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The Quest for Immortality in the Ancient World

Course Description

This course serves as an introduction to ancient humanity's musings on the nature of life and the afterlife, focusing particularly on the fascinating and often overlooked world of the ancient Middle East. Through reading, discussion and writing, we will explore a variety of profound works of ancient literature which grapple with many of the same existential questions we face today.

Over three weeks, we will study texts from a different civilization, starting with Mesopotamia (The Epic of Gilgamesh), followed by Egypt (The Pyramid Texts, The Harper Songs, The Dialogue Between a Man and His Soul), and ending with Israel (The Book of Ecclesiastes). While these texts certainly deal with heavy topics, you will also see that their clear-eyed perspective on the joys and sorrows of a finite life can be quite hopeful and liberating. Thus, in probing the depths of the human condition through these texts, remember that in surprising and unexpected ways, there is light on the other side.

Each week will begin with a brief introductory lecture, followed by the reading and discussion of the "life story" of a particular ancient monarch. The next three days will consist of a class discussion of the primary sources. Finally, each Friday will serve as a capstone where students will consider the work of modern interpreters of these texts collectively in class discussion and individually in a short response paper. The central expectation is that students should arrive to class with all the readings prepared and at least one question to help jumpstart the discussion. While the reading and writing loads are considerable, they are intended to provoke meaningful engagement with the material and simulate a typical college humanities course (the tradeoff is that there will be no exams for the course!).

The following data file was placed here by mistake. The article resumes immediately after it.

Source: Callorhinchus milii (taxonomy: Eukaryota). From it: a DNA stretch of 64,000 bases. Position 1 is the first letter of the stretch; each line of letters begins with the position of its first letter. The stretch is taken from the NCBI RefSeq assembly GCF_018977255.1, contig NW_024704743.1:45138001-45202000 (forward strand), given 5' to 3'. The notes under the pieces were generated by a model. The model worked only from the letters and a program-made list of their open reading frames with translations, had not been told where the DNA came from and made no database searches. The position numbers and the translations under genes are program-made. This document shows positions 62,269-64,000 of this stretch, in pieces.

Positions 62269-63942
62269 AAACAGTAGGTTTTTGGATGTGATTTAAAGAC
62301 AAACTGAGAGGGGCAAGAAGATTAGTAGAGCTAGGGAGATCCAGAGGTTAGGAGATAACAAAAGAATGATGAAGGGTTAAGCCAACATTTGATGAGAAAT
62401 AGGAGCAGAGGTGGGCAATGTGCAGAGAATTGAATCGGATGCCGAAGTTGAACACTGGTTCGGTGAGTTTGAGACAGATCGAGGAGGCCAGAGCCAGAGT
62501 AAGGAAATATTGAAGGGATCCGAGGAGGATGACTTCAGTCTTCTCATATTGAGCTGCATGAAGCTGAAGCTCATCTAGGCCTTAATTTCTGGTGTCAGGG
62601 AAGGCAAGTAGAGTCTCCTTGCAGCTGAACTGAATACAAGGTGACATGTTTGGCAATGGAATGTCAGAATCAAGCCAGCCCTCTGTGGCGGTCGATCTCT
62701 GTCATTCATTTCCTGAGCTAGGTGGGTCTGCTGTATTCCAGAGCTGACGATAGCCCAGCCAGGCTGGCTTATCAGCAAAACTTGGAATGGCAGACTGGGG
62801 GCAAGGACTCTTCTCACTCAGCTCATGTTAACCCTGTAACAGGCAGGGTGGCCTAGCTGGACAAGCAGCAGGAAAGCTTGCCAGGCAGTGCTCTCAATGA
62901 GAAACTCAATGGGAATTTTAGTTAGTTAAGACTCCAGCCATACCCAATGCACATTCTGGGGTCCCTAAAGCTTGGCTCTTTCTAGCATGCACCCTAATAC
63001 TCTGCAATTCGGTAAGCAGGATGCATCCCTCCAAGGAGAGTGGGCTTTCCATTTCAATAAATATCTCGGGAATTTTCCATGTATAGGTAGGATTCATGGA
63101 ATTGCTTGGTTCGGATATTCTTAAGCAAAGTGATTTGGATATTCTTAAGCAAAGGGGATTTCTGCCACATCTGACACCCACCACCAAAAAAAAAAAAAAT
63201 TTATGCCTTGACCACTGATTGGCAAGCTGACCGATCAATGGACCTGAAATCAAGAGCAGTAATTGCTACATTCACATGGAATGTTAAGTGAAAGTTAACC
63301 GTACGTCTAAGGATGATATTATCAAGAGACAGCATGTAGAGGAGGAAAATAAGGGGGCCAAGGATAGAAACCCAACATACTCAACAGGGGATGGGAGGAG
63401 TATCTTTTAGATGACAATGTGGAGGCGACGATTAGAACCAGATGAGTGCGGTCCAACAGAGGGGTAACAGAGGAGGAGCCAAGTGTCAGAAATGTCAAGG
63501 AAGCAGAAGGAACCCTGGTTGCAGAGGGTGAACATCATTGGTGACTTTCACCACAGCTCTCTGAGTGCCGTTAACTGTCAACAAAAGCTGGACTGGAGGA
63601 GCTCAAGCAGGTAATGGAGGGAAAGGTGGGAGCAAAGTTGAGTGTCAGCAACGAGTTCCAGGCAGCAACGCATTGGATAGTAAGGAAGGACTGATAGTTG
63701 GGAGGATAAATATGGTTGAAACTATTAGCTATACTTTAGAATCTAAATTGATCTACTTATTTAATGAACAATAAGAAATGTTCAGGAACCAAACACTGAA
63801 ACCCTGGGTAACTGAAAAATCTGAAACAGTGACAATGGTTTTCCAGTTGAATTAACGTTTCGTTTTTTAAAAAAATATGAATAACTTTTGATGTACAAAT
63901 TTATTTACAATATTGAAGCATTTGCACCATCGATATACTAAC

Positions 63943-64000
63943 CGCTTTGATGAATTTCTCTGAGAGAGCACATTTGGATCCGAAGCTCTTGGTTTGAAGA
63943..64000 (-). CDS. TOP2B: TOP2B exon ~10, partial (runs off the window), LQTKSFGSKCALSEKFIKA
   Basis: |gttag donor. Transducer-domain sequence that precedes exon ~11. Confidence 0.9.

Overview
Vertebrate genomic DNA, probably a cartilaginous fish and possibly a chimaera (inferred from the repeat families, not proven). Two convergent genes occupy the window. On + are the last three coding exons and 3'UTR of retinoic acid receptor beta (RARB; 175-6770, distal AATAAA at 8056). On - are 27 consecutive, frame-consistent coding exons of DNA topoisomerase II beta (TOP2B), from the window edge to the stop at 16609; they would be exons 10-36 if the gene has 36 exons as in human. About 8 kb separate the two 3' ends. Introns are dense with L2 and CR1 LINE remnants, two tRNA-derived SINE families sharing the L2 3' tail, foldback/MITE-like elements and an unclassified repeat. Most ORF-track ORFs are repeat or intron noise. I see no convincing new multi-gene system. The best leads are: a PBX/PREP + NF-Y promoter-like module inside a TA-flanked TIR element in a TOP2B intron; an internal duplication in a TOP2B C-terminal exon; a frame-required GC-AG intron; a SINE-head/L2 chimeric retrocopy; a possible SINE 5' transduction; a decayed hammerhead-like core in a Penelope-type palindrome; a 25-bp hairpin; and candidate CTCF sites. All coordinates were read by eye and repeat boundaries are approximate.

Throughout this course, you will:
• Explore great texts from three civilizations of the ancient world (Mesopotamia, Egypt, Israel), gaining a better appreciation for their original context and their literary and philosophical conventions.
• Acquire a general understanding of the broader world of the ancient Middle East in which these texts were produced and circulated.
• Engage with modern academic interpretations of these ancient works, culminating in three response papers (c. 1,000-1,200 words each) in which you will evaluate and critique the claims being made about the texts for the particular week.
• Gain experience with the skills of close reading and classroom discussion which serve as the foundation of college humanities courses.

By the end of the course, you will not only have a better understanding of these ancient works of literature but will also have a better capacity to read and discuss authors old and new, a foundational skill for college humanities courses (and life in general!).

Prerequisites

There are no specific prerequisites for this course, but prior experience with advanced history or literature courses (AP World, AP European History, AP English, etc.) will be beneficial.

Sections

One Section Available to Choose From:

Online sections of Pre-College courses are offered in one of the following modalities: Asynchronous, Mostly asynchronous, or Blended. Please review full information regarding the experience here.


Dates: June 27, 2022 - July 15, 2022
Duration: 3 Weeks
Meeting Times: M-F 12:15P-3:05P
Status: Closed
Format: On-Campus
Instructor(s): Jonathan Price
Course Number: 10187